In yesterday's Daily Princetonian, freshman Iulia Neagu wrote of a (probably soon to be ex-) friend who accused a man of rape after he had sex with her when she was too drunk to consent or even remember anything the next day. Neagu asks, "Should the fact that she willingly got herself into an advanced state of inebriation prevent her from complaining about anything that happened to her while she was in that state?" Basically, Neagu's answer is yes. She continues,
She knew what would happen if she started drinking. We all know that the more people drink, the less likely they are to make wise decisions. It is common sense.
Therefore, the girl willingly got herself into a state in which she could not act rationally. This, in my opinion, is equivalent to agreeing to anything that might happen to her while in this state. In the case of our girl, this happened to be sex with a stranger.
IvyGate quotes one Princetonian commenter who said, "I'm very disappointed the Prince staff allowed this to be published. They're obviously just using a poor freshman as a sacrifice to the publicity gods." But others at Princeton are taking the column seriously. In a response published today, Katie Rodriguez, Avital Ludomirsky, Amanda Yamasaki, and Jillian Hewitt write,
If someone drinks to the point of an "advanced state of inebriation," there are certainly expected consequences. These could include hospitalization, blood alcohol poisoning and a massive hangover. To give carte blanche to perpetrators to take advantage of an inebriated person, however, is unacceptable.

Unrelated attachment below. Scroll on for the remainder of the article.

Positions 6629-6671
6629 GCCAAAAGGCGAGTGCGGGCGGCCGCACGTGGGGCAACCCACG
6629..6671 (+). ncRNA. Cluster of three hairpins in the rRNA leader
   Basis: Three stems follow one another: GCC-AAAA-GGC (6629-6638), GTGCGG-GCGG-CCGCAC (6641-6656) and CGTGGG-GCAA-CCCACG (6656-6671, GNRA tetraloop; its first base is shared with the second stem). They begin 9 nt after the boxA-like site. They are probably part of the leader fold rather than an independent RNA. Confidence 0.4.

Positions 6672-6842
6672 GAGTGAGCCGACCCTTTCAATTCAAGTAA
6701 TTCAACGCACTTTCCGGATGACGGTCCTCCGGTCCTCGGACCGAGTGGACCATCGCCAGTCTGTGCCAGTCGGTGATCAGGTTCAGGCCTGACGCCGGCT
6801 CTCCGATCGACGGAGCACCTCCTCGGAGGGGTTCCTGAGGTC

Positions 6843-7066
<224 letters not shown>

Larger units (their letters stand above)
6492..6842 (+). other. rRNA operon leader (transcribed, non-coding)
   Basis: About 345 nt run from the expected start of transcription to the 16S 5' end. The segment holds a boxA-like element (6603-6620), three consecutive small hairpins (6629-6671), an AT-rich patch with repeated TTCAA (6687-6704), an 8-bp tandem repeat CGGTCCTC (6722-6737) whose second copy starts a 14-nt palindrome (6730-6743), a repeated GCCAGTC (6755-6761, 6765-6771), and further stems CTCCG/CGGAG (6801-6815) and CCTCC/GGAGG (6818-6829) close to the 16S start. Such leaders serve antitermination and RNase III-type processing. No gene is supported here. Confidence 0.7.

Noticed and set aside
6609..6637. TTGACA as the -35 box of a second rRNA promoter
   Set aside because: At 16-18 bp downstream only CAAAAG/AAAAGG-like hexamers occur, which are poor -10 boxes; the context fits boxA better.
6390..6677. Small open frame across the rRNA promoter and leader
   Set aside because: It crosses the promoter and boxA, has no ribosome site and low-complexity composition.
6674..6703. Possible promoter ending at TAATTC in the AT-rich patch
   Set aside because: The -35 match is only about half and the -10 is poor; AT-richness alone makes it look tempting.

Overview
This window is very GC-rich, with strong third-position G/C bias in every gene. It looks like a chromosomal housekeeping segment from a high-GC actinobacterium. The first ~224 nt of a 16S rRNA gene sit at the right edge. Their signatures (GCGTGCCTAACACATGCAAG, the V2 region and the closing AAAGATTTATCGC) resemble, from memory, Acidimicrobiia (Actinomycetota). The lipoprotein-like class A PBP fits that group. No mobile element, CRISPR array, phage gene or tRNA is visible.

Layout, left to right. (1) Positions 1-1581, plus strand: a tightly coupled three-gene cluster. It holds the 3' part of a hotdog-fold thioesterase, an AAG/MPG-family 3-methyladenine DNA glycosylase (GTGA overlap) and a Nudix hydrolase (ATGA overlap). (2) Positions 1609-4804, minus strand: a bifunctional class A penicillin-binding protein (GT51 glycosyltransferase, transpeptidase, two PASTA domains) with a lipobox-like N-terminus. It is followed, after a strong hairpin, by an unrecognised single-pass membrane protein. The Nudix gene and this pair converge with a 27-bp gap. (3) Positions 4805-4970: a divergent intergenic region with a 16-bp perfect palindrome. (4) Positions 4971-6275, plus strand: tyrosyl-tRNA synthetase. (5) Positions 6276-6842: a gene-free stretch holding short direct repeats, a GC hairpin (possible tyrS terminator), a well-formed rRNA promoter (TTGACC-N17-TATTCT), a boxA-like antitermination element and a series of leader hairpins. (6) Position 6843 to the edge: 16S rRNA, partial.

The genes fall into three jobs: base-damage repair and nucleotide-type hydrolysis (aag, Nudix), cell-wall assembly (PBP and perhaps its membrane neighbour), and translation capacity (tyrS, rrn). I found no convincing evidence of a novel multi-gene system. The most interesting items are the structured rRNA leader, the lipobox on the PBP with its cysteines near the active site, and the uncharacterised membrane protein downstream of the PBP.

They also note that "It is not common practice to refer to victims of other crimes as having 'gotten themselves robbed' or 'gotten themselves shot.'" Unfortunately, it is common practice to compare rape under the circumstances like the ones Neagu described — when the victim has been drinking, for instance, or wearing a short skirt — to being robbed while walking through "a bad neighborhood." In what's not a direct response to the Princetonian article, but is one of the smartest blog posts I've read in a long time, the Washington City Paper's Amanda Hess eviscerates that analogy. She writes,
The person that compares sexual assault to getting mugged after "walking in a bad neighborhood" does not consider the mugging victim who lives in that bad neighborhood because he can't afford a place with less street crime. He does not consider the mugging victim who works late into the night so that he can pay his rent. He does not consider the mugging victim who does not have the means to fastidiously avoid his life circumstances.
Hess also points out that someone who has always had the means to live in a safe neighborhood may "start to feel a little bit empowered about his own safety. He'll start to think that he has avoided being held up at gunpoint because he's made good decisions in his life, not because he was born into privilege. He'll start to feel a little bit superior to people who live with street crime as a matter of course." Similarly, people who have never been raped, be they men or women, may feel that they've made better decisions than rape victims, that simply being smart is enough to avoid assault. But, Hess concludes, "When it comes to sexual assault, every neighborhood is a bad neighborhood for a woman." And as Neagu shows, it's also a neighborhood full of people yelling at you.
‘Princetonian' Tells Women They Were Asking For It [IvyGate]
Rape Analogy: The "Walking In A Bad Neighborhood" Theory [Washington City Paper Sexist Blog]
The Real 'Sex On A Saturday Night' [Daily Princetonian]
What Constitutes Consent? [Daily Princetonian]